mixonline about frank's recordingtechnologie --> http://mixonline.com/recording/business/audio_mothers_sound/

special technic of frank was XENOCHRONY --> http://en.wikipedia.org/wiki/Xenochrony

interview with bob marshall --> http://www.science.uva.nl/~robbert/zappa/interviews/Bob_Marshall/Part07.html

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PostPosted: Thu Jul 24, 2008 9:55 am 
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Basel wrote:
according to "Aufnahmetechnik von Frank Zappa":

studio z 1964, 5-track recording (build by paul buff?)
lumpy gravy, apostolic studios, new york 12-track
hot rats, first overdub's, 16-track
waka/jawaka, 24-track, paramount studio

1979 finisch the work on studio UMRK after that, all digital
the london symphony orchestra vol.1, 24-track digital

mixonline about frank's recordingtechnologie --> http://mixonline.com/recording/business/audio_mothers_sound/

special technic of frank was XENOCHRONY --> http://en.wikipedia.org/wiki/Xenochrony

interview with bob marshall --> http://www.science.uva.nl/~robbert/zappa/interviews/Bob_Marshall/Part07.html
Zappa moved to New York's Mayfair and Apostolic 8-track studios for most of We're Only In It For the Money.
http://mixonline.com/recording/business ... ers_sound/
Top of 6th paragraph

I can't see Lumpy Gravy haveing more track studio?

Edit the UMRK must had gone digital around 1982-1984 same time as LSO.

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PostPosted: Thu Jul 24, 2008 12:48 pm 
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i can help you: thanks to aunt google: [url=http://www.astrococktail.com/Apostolic.html]The story of the recording studio that became Frank Zappa's New York downtown playground!
Apostolic[/url]

(A personal reminiscence originally published in EQ Magazine, 1998 as
"Laid-Back Multitrack: The Downtown Birth of Modern Recording Studio Style")

writen by " John Townley, founder "

first he write how he start working
Quote:
....... but first, a flashback to when I was recording for Columbia back in '65...................

...there were only eight tracks to work with (you wonder how the Beatles survived so well on that -- lots of money/time helped), and there was no separate cue system for overdubbing (honest!), .........


his start with his own studio
Quote:
By the fall of '66, I'd had it with group, recording, and first marriage, so I took some money from a small inheritance and idealistically launched out to CHANGE IT ALL... What was amazing -- I did!

First, I picked a downtown location, in the Village, as that's where all the musicians were. Be where you're comfortable. After all, only the execs were uptown. It was a loft building on 10th St. near Broadway,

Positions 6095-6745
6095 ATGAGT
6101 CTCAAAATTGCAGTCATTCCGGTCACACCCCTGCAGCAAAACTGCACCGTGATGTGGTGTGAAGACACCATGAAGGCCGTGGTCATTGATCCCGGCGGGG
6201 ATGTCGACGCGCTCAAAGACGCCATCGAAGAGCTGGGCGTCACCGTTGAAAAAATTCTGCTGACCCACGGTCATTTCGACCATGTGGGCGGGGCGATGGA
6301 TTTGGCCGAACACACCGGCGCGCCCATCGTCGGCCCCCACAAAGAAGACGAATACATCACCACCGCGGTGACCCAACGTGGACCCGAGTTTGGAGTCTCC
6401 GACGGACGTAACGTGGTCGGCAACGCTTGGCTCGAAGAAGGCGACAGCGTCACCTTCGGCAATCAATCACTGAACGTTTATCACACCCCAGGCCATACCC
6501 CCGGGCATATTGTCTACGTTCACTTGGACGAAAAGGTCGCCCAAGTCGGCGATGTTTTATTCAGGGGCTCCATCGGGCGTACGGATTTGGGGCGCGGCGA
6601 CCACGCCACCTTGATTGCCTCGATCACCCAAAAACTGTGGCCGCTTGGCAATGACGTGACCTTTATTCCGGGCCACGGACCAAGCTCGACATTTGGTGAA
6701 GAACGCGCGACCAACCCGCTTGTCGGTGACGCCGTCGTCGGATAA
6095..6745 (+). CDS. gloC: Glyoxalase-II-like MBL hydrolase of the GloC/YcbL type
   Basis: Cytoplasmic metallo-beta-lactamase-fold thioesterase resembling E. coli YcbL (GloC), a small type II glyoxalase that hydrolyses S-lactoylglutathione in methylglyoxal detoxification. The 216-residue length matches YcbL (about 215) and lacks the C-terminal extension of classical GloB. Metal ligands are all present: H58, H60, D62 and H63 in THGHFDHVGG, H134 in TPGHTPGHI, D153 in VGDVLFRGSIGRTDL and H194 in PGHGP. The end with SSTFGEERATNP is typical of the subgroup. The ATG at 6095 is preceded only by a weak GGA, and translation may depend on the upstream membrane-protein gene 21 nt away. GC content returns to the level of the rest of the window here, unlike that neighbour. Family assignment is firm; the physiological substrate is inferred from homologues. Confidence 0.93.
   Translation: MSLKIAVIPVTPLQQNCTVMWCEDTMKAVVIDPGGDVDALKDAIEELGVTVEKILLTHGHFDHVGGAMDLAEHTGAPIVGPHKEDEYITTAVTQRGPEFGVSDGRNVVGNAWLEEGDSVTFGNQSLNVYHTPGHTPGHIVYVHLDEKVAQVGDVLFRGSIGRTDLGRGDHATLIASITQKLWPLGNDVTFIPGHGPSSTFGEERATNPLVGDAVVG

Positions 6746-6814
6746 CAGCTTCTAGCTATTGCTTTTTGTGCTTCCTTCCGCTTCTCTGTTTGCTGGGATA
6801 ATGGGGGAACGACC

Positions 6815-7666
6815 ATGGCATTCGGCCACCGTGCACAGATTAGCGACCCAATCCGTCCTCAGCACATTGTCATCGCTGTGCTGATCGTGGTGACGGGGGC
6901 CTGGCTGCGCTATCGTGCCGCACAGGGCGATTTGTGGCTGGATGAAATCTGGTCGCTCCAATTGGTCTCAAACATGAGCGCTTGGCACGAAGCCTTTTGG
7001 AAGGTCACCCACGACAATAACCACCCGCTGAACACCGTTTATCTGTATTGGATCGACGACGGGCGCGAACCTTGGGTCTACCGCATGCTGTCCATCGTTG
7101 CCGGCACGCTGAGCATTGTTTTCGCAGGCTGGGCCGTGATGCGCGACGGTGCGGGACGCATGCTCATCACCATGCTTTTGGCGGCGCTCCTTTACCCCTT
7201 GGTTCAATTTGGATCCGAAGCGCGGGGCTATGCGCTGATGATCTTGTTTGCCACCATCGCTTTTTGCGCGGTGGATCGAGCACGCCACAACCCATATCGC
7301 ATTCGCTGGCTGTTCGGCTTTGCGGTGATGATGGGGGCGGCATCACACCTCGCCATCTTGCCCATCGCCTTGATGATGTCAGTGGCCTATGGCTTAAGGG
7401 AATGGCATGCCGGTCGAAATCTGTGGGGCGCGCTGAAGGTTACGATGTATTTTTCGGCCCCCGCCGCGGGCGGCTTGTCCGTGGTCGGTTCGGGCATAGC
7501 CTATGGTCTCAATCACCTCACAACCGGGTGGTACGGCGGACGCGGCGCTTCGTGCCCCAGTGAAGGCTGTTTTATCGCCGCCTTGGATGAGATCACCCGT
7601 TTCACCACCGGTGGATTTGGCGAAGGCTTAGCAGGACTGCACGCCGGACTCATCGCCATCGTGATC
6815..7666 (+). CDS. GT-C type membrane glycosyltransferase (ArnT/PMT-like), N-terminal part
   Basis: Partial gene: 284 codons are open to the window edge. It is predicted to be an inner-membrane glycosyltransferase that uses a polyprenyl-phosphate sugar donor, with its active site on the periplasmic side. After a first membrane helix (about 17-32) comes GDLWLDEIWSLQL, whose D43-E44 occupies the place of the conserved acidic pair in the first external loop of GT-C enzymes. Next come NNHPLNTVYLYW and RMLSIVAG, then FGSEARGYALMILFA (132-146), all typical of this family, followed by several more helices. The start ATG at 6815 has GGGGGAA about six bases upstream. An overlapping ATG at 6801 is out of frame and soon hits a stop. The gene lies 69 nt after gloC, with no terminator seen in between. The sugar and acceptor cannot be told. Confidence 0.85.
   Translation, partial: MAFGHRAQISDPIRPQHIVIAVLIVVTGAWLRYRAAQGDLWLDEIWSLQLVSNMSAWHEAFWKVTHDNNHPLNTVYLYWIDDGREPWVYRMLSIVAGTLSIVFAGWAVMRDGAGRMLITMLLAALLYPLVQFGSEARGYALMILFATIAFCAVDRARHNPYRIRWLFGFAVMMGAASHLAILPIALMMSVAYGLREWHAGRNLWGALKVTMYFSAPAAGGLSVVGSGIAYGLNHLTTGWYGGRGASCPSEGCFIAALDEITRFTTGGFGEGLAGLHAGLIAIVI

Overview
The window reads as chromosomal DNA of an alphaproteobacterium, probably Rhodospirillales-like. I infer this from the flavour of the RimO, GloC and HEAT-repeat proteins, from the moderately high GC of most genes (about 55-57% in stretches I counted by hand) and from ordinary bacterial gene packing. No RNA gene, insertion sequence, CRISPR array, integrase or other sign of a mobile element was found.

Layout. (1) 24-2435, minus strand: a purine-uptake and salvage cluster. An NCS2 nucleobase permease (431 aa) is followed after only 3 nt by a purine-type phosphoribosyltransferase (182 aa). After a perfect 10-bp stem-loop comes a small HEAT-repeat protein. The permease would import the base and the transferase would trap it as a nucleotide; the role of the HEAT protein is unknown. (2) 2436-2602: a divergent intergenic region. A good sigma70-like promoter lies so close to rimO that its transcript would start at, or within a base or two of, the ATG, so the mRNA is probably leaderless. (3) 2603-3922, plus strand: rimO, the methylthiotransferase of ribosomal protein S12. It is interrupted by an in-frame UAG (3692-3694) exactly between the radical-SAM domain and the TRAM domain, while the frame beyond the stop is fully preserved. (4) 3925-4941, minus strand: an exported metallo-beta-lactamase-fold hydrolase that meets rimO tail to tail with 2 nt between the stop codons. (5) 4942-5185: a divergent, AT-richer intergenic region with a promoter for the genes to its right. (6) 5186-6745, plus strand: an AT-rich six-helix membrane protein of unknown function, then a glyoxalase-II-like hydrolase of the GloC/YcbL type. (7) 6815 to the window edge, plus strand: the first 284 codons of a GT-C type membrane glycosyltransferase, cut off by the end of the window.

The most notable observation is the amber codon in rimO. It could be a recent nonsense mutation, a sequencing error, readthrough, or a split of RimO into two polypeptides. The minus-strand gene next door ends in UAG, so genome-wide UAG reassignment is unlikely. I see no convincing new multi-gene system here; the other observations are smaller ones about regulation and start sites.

his multitrack
Quote:
.....And, of course more tracks (how quickly you run out at only eight) -- we went to twelve because that was as many as Scully could crowd onto a relatively-editable one-inch tape transport in this first-of-a-kind machine they built to our specs. And faders, instead of pots (goodbye '50s sci-fi flicks), also a first, and the new-fangled solenoids...best of all, everyone could touch them all, no union, except don't spill your Coke on the board! All that, and teenage whiz engineer Tony Bongiovi (later, brother/producer of Jon Bonjovi) were enough to launch us into the ozone............


and frank finished the work on "lumpy gravy" februar 1967

and at least : "Richard Kunc, former Apostolic Studios engineer"

about the console:
Quote:
I recall the API console as a sea of blue Formica, a wondrous machine praised by Frank Zappa, with sparkling new arc-shaped British Painton faders..............


and the recording machine
Quote:
The prototype Scully twelve-track machine used one-inch tape. It had twelve sets of their normal full-size rack-mounted electronics, the ones they put in their mono and two track machines -- imagine twelve of those babies, each one with a complete set of knobs and full-size meter! It was just huge -- but it worked........


and: tata tata tata

the lyrics from: the dick kunc story, e piece you find on "the lost episode"

Quote:
............So I went to New York, and I got this job at this incredible twelve track studio. Well, I didn't know from twelve track, I thought four track was really hot stuff. So I went in there and they said, "Here's the board. Learn it." He go, "Your first client's coming in in five minutes." Well, my first client was Frank Zappa........


and here it is: the 12 track:

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also interesting: the story about the studio name (in the comments section)
Quote:
As a contrast to the Department of Sound & Recording at the University of Surrey here is a quote from Barry Miles about recording Allen Ginsberg in New York in the late 1960s:

Apostolic Studio (at 53 East 10th Street) was named after its tape machine, a prototype twelve-track Scully about six feet long. The rates were reasonable - $95 an hour and $115 an hour after midnight - because everyone had said that no one would go downtown to record. The studio had an in-house astrologer who sometimes decided that the signs were so bad that no recording should be done that day.



well, i did not now all this, but you found almost everything on the net

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PostPosted: Thu Jul 24, 2008 2:40 pm 
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Basel wrote:
i can help you: thanks to aunt google:


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NO Thanks